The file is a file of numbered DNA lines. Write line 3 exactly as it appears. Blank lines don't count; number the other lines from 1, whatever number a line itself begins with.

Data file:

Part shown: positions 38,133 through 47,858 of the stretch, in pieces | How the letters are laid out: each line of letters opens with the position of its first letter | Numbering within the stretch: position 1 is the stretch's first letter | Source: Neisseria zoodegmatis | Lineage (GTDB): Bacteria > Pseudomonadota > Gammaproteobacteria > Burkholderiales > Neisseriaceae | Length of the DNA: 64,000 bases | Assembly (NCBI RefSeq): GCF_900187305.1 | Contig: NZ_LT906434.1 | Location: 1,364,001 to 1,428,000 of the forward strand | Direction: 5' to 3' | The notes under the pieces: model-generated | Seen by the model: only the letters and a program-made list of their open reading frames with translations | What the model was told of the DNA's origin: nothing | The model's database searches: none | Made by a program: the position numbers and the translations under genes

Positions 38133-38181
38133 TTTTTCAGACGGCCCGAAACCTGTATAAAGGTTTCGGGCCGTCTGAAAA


38133 TTTTTCAGACGGCCCGAAACCTGTATAAAGGTTTCGGGCCGTCTGAAAA